STD Tests at High School?
There is broad agreement among District educators and health officials that testing high school students for sexually transmitted diseases is a good idea ["D.C. to Offer STD Tests in Every High School," front page, Aug. 5]. But should the District conduct this testing, and provide for follow-up treatment, without telling parents when their children have an STD?
True, parents' permission is required for such school-sponsored activities as sports and field trips, but this is different. Notably, all 50 states and the District allow minors older than 12 to be screened for STDs without parental consent. But this policy shouldn't be driven by legalities alone. Instead, it should be rooted in the cost of not being sufficiently diligent.
Surveys tell us that a majority of high school students engage in sexual activity, much of it unprotected, despite what some parents believe. This can have particularly dire consequences for our children and community. The District has by far the nation's highest HIV/AIDS rate. While curbing treatable STDs such as gonorrhea is vital, changing reckless behavior and preventing deadly HIV/AIDS infections is imperative.
While parents won't automatically be told the results of STD tests, they will be able to have their children opt out of the program in advance. But I hope that as they consider their children's best interest, they will embrace this intervention. I know that when my daughter entered college at 17, and despite my excellent relationship with her, I would have wanted someone to intercede, even without my knowledge, to protect her from any self-destructive behavior I might not have known about.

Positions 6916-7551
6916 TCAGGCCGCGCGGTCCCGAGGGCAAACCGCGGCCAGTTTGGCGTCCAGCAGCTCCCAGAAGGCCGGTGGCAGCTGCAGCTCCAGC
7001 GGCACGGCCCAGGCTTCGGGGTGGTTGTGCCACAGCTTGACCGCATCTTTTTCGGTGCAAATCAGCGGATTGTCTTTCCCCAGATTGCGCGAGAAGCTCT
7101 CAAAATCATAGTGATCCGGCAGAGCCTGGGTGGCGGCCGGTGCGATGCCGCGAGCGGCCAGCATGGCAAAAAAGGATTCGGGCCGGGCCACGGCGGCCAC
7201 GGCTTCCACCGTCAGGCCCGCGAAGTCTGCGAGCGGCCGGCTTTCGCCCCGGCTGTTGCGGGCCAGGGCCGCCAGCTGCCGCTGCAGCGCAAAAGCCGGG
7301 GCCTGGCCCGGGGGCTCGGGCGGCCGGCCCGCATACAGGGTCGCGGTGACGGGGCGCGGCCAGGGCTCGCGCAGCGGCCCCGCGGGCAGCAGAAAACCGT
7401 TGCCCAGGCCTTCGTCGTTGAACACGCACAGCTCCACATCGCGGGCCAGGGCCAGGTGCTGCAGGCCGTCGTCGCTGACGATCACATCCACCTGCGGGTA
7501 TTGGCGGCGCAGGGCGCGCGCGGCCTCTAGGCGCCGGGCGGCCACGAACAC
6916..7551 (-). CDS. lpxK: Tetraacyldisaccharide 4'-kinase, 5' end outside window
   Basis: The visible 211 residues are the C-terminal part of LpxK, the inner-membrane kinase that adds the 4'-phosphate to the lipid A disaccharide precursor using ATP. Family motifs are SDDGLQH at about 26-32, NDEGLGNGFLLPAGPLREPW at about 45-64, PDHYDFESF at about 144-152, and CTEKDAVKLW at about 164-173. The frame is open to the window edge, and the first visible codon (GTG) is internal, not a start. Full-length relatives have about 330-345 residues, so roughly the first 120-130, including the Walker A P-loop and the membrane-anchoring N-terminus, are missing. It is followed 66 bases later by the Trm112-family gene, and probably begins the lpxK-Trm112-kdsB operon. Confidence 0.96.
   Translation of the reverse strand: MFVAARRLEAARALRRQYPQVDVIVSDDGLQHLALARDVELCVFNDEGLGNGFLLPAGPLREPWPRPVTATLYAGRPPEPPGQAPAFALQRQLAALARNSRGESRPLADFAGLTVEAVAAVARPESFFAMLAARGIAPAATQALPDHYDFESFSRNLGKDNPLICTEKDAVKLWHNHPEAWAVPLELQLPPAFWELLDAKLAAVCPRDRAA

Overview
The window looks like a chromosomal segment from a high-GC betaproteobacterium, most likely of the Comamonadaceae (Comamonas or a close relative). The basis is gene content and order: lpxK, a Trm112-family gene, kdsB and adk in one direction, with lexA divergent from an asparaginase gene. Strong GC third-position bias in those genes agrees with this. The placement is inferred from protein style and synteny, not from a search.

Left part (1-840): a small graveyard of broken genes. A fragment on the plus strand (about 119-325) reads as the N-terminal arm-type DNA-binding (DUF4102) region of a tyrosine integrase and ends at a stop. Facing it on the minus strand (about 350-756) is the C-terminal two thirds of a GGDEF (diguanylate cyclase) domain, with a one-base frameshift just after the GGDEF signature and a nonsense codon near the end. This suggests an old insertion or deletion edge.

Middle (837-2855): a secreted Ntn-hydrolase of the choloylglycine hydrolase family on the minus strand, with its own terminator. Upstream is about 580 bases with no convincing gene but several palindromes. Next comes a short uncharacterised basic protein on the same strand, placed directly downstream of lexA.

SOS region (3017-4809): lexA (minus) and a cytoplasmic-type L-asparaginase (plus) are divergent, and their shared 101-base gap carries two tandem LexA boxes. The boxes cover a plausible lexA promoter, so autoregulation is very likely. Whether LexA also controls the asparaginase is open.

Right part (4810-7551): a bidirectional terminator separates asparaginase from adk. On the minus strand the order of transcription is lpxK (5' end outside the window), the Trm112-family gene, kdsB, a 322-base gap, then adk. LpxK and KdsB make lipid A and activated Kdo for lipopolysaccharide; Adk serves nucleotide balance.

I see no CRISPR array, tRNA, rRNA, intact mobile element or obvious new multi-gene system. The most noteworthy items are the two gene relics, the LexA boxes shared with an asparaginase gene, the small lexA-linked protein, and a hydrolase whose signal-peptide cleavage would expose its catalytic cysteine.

That said, the District can't win this struggle to alter our children's sexual behavior without parents. Parents should be included early on in the educational process. They should be invited to the schools to learn how to talk to their children about avoidance of an early sexual debut and about safe sex, as well as to be counseled to lead by example.
We need everybody in this fight.
The writer is assistant vice president for health sciences, director of the Women's Health Institute and associate professor of medicine in the Department of Infectious Diseases at Howard University.
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